Slim Chances, But Middle East Peace Talks Could Be Different This Time

John Kerry has convinced Israeli and Palestinian leaders that the region’s upheaval requires them to at least search for a solution. Whether they find it is another question.

Bridging divides, breaking down walls
Bridging divides, breaking down walls

- Editorial -

PARIS — A genuinely enthusiastic welcome for the resumption of U.S.-led peace talks between Israeli and Palestinian leaders would require more than a healthy dose of optimism. For more than two decades, from Oslo to Annapolis, Camp David, Sharm el-Sheikh, or Taba, so many occasions — too many occasions — to end the Israeli–Palestinian conflict have been wasted.

Skepticism is the order of the day. President Barack Obama’s first term was marked, on this issue, by powerlessness, even renunciation. Current U.S. Secretary of State John Kerry has spent five months moving mountains merely to achieve the resumption of talks between Israel and the Palestinian Authority.

Then there is Prime Minister Benjamin Netanyahu and his government’s steadfast policy of expanding West Bank settlements. It prevents any Palestinian territorial continuity and seems to invalidate even the most fundamental tenets of a realistic agreement for the coexistence of two states, the sharing of Jerusalem and the 1967 “Green Line” as a border.

What’s more, all the various stakeholders have, in some way, tied their own hands. The Israeli prime minister is busy, on his right, with Naftali Bennett, from the settlers’ movement. The leaders of the Palestinian Authority are in charge of only a part of the territory they claim (the West Bank), while the Gaza Strip remains under the rigid control of the Islamist movement Hamas.

What’s at stake

As slim as the chances may be, however, hope for the upcoming talks does exist. For one simple reason: Reaching an agreement may never have been so important for the Israelis and the Palestinians than it is now. With each passing day, they are increasingly isolated in a region swept up in the aftermath of the Arab Revolutions and undermined by much more deadly conflicts — starting with the long-simmering internal Islamic war between the Shia and the Sunni.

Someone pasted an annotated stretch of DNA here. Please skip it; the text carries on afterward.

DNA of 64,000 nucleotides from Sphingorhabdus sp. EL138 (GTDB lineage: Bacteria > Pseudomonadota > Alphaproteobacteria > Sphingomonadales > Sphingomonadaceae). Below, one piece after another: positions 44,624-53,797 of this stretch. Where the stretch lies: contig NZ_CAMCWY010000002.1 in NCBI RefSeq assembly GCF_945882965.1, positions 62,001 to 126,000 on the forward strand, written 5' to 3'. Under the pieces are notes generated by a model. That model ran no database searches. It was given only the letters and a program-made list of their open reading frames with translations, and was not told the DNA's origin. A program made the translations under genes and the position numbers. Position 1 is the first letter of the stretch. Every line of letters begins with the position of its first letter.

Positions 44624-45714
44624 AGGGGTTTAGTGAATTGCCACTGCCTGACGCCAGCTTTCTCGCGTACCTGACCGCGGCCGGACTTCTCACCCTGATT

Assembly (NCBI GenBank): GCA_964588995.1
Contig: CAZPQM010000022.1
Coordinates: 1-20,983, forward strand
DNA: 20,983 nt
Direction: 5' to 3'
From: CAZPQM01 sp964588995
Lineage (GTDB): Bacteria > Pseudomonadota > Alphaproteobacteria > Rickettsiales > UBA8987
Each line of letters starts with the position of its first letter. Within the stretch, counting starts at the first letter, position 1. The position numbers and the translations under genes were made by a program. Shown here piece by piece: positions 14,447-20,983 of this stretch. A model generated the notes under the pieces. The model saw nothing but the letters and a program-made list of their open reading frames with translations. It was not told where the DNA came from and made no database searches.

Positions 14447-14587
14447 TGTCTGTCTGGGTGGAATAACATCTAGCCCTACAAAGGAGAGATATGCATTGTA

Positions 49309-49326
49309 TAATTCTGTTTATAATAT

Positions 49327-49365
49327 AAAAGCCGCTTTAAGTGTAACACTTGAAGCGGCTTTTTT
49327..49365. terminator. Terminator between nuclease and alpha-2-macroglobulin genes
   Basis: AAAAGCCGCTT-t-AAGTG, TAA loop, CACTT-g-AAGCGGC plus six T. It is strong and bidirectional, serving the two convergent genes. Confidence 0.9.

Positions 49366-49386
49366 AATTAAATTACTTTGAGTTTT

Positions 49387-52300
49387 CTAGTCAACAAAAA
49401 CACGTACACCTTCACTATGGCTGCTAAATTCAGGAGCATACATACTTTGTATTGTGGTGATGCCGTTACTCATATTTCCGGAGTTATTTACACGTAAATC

Because of the Syrian chaos, to which no one can any longer predict a respite, tens of thousands of Palestinians have fled to Lebanon and Jordan, which are already overwhelmed by the influx of refugees. This civil war has led, for the first time since 1973, to shots fired on the Israel-annexed Golan Heights, and to the use of chemical weapons such as sarin gas by the Damascus regime, thus far with complete impunity. Further south, Israel is anxiously watching its Egyptian neighbor’s convulsions and the Sinai Peninsula’s descent into anarchy, without knowing if the peace treaty signed by Anwar Sadat in 1979 will survive.

These two threats alone — without taking into account a third and more disastrous one that the Iranian nuclear program may represent — should encourage the Israelis and the Palestinians to have a minimum of good sense, by making sure they have reliable neighbors and stable borders.

The initial credit here goes to John Kerry, who, as small of a step it was, convinced the two sides what was at stake. It is now their own responsibility to make the most of this occasion.

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How China Flipped From Tech Copycat To Tech Leader

Long perceived as a country chasing Western tech, China's business and technological innovations are now influencing the rest of the world. Still lagging on some fronts, the future is now up for grabs.

At the World Semiconductor Conference in Nanjing, China, on June 9

Emmanuel Grasland

BEIJING — China's tech tycoons have fallen out of favor: Jack Ma (Alibaba), Colin Huang (Pinduoduo), Richard Liu (Tencent) and Zhang Yiming (ByteDance) have all been pressured by Beijing to leave their jobs or step back from a public role. Their time may be coming to an end, but the legacy remains exceptional. Under their reign, China has become a veritable window to the global future of technology.

TikTok is the perfect example. Launched in 2016, the video messaging app has been downloaded over two billion times worldwide. It has passed the 100-million active user mark in the United States. Thanks to TikTok's success, ByteDance, its parent company, has reached an exceptional level of influence on the internet.

For a long time, the West viewed China's digital ecosystem as a cheap imitation of Silicon Valley. The European and American media described the giants of the Asian superpower as the "Chinese Google" or "Chinese Amazon." But the tables have turned.

No Western equivalent to WeChat